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Sachertorte

This is a perennial favourite, named after the famous Viennese hotel, where you can still buy it in boxes and bring it home. It’s dark, very chocolatey and sophisticated, and for a special occasion or a birthday, it’s nice to decorate it with sugared rose petals, see related recipe below.

 
 

This recipe is from Delia's Cakes

Method

Place the broken-up chocolate in a bowl over a pan containing 5cm of barely simmering water, without the bowl touching the water.

When it’s melted (5–10 minutes) take it off the heat.

While that’s happening, sift the flour and baking powder into a roomy mixing bowl, lifting the sieve quite high to give the flour a good airing as it goes down.

Then add the butter, sugar, almond extract and beaten egg yolks, and, using an electric hand whisk, combine them for about 1 minute until you have a smooth creamy consistency.

After that beat the chocolate into the creamed mixture.

Now, using a clean dry whisk and a large bowl, whisk the egg whites to soft peaks and then carefully and gradually fold them into the mixture bit by bit, using a metal spoon.

Pour the mixture into the prepared cake tin, level the top with the back of a tablespoon and bake it near the centre of the oven for about 40–45 minutes, or until firm, well-risen and springy in the centre.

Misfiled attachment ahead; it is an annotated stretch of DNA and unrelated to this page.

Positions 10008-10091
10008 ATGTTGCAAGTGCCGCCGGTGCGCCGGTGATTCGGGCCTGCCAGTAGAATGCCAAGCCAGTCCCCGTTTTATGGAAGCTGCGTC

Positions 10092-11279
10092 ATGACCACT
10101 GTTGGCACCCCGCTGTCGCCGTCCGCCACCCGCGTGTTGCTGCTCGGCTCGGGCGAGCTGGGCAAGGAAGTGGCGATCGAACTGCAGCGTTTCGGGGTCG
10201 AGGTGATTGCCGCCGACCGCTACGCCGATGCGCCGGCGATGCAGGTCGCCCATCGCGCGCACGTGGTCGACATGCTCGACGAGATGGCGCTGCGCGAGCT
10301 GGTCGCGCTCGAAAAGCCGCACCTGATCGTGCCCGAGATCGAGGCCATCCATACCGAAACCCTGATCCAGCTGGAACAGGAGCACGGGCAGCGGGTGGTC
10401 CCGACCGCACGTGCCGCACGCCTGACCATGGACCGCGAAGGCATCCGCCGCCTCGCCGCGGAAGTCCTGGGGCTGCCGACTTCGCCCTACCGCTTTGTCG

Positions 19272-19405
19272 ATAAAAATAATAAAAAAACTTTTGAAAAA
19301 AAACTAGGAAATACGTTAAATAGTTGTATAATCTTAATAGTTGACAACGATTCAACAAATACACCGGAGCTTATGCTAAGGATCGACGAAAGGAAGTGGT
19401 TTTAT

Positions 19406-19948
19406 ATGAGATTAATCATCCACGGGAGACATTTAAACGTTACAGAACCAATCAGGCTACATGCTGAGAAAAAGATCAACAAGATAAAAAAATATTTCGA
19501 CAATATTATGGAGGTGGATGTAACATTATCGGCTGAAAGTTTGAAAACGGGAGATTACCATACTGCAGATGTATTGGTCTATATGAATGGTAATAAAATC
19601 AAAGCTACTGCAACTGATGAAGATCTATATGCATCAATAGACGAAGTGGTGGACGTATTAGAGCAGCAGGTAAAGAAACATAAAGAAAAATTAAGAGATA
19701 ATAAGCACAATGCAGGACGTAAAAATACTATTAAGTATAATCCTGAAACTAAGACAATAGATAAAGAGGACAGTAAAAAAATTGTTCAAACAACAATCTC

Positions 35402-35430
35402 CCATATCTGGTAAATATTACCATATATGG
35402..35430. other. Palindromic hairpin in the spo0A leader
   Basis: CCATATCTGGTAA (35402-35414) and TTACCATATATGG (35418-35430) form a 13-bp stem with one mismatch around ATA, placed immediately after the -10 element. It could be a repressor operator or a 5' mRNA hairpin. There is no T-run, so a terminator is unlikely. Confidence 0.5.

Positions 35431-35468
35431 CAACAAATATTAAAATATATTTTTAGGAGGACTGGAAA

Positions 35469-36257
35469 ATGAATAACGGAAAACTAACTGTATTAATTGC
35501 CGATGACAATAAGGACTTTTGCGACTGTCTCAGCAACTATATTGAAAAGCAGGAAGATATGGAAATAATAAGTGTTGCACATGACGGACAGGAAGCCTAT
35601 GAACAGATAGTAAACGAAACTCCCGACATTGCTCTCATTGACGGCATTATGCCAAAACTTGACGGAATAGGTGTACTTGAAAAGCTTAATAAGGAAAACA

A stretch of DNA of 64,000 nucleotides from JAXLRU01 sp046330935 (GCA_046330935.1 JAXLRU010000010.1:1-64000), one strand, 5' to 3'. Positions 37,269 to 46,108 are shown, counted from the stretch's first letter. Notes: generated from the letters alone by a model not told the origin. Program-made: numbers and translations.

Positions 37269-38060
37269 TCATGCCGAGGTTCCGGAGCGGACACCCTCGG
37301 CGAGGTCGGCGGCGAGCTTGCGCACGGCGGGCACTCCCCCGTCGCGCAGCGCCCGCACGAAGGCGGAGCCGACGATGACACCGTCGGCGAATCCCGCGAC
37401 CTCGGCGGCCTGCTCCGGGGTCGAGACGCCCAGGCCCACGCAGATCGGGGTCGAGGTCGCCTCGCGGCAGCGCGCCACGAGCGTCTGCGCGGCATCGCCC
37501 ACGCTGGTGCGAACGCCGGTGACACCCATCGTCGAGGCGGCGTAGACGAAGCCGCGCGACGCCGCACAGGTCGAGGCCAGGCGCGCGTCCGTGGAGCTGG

When it’s cooked, allow the cake to cool in the tin for 10 minutes before turning it out onto a cooling rack and leaving it to get quite cold.

To make the icing: melt the chocolate (as above), then remove it from the heat.

Stir in the cream and the glycerine till thoroughly blended.

Now warm the apricot jam and brush the cake all over with it. Finally pour the icing over the whole cake, using a palette knife to cover the top and sides completely.

Then leave it to set (which will take 2–3 hours).


If you make it in advance you can store it in the fridge once the icing has set.

Serve cut in wedges – in Vienna they always serve it with a generous amount of whipped cream.




 

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